245-Best Buy in a Leader’s Trap
Few industry leaders believe their prices are too high. Often, they are right. They are usually less right in a market where prices fall. Consider GM in automobiles and IBM in personal computers in the past. At one time or another, most industry leaders will get caught in a Leader’s Trap, where they assume that customers will stay loyal to their products because the low-end products do not enjoy their quality and reputation. This assumption rarely, if ever, holds. Best Buy has been in a Leader’s Trap and its assumptions won’t hold this time either.
Through the third quarter of 2009, Best Buy was gaining market share in flat panel TVs and personal computers. However, in the most recent quarter of 2010, the company lost over 1% of its market share in televisions and computers to competitors who were discounting. (See the Perspective, “The Two Best Consultants in the World” on StrategyStreet.com.) Now, if it were just a simple low-end, low value competitor, Best Buy might not worry. But their discounting competition was Wal-Mart and Amazon. By any definition, these companies would count as peers of Best Buy in the television and personal computer retail market.
In the recent quarter, Best Buy emphasized high technology, and high margined, TV and personal computer products. Customers did not follow along. Best Buy noted that it had faced tough competition from off brand televisions at lower price points.
Best Buy could have offered private label products to compete with low-end, off brand, competitors. Its store brands include Dynex and Insignia. The company decided not to emphasize these lower-priced products in their promotions because they have low profit margins. Best Buy “failed” its customer by refusing to offer something that at least half the other competitors could and would offer. (See “Audio Tip #35: How Does a Company “Fail” in a Market?” on StrategyStreet.com.) Nor did competition “win” the customers who switched. Amazon and Wal-Mart simply took what Best Buy allowed them to take. (See “Audio Tip #34: How Does a Company “Win” in a Market?” on StrategyStreet.com.)
The result: Best Buy missed its targets and saw its stock price fall by 15%. The company lost market share to peer competitors. And its sales and profits fell in televisions and personal computers. Competitors gained strength.
Best Buy is a fine company with capable management. It won’t stay down for long. You may expect to see them leave the Leader’s Trap very soon.
Best Buy has long ago left its Leaders Trap. But it has done much more than that to become a very successful electronics retailer. It revamped its culture to focus on training its people and helping them establish real relationships with customers. The company increased its pay scales and trained their employees to help customers find and become comfortable with what they might buy at Best Buy. Best Buy introduced an in-home advisory program which sent company salespeople, paid on salary rather than commission, to make up to 90 minute in person house calls to help customers choose products that would work in their homes. It employed its popular Geek Squad to help with product installation and maintenance. The company built a seamless omni-channel sales process which made any purchase easy for the customer. As a result, nearly 40% of company sales now occur online.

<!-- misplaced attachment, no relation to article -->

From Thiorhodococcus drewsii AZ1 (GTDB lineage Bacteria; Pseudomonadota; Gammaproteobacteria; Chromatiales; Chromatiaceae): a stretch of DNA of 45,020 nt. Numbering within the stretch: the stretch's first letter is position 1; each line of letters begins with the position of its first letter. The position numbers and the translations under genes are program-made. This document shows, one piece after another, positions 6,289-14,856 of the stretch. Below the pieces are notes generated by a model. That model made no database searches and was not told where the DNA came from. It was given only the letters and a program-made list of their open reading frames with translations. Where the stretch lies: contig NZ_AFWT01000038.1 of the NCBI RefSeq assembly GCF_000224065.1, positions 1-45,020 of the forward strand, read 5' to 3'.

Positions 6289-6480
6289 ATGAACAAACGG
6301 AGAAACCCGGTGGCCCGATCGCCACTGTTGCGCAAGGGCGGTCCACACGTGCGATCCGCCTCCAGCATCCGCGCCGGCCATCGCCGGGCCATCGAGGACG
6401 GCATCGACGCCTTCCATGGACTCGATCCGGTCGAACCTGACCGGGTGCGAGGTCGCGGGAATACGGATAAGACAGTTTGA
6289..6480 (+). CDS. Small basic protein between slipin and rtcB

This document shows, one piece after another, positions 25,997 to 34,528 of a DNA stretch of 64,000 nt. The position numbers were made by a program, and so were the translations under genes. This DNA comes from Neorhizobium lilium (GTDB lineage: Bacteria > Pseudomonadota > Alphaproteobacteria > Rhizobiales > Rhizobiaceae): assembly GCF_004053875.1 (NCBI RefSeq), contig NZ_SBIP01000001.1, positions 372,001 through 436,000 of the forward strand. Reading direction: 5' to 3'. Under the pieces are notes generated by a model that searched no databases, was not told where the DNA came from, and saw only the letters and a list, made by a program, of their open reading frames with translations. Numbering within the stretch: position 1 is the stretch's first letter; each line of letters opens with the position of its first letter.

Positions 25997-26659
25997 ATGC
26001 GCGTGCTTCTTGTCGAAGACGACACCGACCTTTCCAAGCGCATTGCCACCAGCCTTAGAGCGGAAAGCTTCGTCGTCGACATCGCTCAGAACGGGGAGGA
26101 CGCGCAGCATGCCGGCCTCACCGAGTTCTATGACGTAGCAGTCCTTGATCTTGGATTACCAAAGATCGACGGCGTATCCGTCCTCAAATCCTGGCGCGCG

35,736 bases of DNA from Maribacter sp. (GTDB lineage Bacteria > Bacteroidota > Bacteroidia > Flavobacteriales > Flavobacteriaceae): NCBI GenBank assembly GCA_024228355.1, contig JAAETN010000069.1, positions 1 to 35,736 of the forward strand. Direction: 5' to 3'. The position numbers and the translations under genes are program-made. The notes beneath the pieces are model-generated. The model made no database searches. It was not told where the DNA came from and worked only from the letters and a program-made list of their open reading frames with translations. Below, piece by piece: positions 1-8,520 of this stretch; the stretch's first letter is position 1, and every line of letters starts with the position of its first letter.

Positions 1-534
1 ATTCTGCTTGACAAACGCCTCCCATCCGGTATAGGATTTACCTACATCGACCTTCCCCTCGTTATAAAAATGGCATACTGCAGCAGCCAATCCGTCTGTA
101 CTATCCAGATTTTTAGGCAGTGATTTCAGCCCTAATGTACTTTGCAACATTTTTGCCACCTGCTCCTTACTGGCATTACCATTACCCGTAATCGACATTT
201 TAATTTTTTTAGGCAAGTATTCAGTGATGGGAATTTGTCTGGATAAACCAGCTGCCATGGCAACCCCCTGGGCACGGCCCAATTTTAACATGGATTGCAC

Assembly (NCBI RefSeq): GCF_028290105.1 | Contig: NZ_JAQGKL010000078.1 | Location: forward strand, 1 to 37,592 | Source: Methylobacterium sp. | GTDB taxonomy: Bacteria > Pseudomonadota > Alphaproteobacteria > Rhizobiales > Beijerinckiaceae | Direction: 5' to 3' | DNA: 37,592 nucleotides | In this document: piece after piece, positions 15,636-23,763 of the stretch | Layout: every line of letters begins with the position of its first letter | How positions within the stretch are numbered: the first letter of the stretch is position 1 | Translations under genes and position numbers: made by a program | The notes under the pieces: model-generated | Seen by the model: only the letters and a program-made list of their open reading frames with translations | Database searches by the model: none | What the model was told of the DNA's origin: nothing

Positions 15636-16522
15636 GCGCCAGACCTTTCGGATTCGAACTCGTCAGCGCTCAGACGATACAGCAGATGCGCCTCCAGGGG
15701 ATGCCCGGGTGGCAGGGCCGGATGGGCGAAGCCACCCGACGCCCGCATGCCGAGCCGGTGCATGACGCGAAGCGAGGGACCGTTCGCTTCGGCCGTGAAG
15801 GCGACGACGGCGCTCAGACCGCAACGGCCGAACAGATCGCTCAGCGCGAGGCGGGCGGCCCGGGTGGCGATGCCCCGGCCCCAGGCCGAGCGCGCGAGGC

Over time these Convenience and Reliability innovations in its value system led to more satisfied employees and trustful customers. The company accompanied these changes with an aggressive “price match” policy. This policy will meet any local competitor price within 25 miles of the Best Buy store. The policy also matches any online price for the same product. Further, it will match these prices for up to 15 days after the customer has purchased the product, effectively offering a customer a call on the product.
The company converts what used to be a weakness into a strength. Several years ago, the company suffered from “show rooming”, where customers would see, touch and feel a product in a Best Buy store and then buy it online for a lower price. With its aggressive “price match” policy Best Buy argued to every customer in its store that its price was as good as they could get so why not buy it right then at the store. This argument often worked with customers who had been encouraged to join in a relationship with Best Buy. The company became a winner on Reliability, Convenience and price. Quite an accomplishment. See HERE and HERE and HERE for more perspective on Best Buy’s success in a hostile market.
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If you face a competitive marketplace, read these blogs. We wrote them to help you make better decisions on segments, products, prices and costs based on the experience of companies in over 85 competitive industries. Much of the world suffered a severe recession from 2008 to 2011. During that time, we wrote more than 270 blogs using publicly available information and our Strategystreet system to project what would happen in various companies and industries who were living in those hostile environments. In 2022, we updated each of these blogs to describe what later took place. You can use these updated blogs to see how the Strategystreet system works and how it can lead you to better decisions.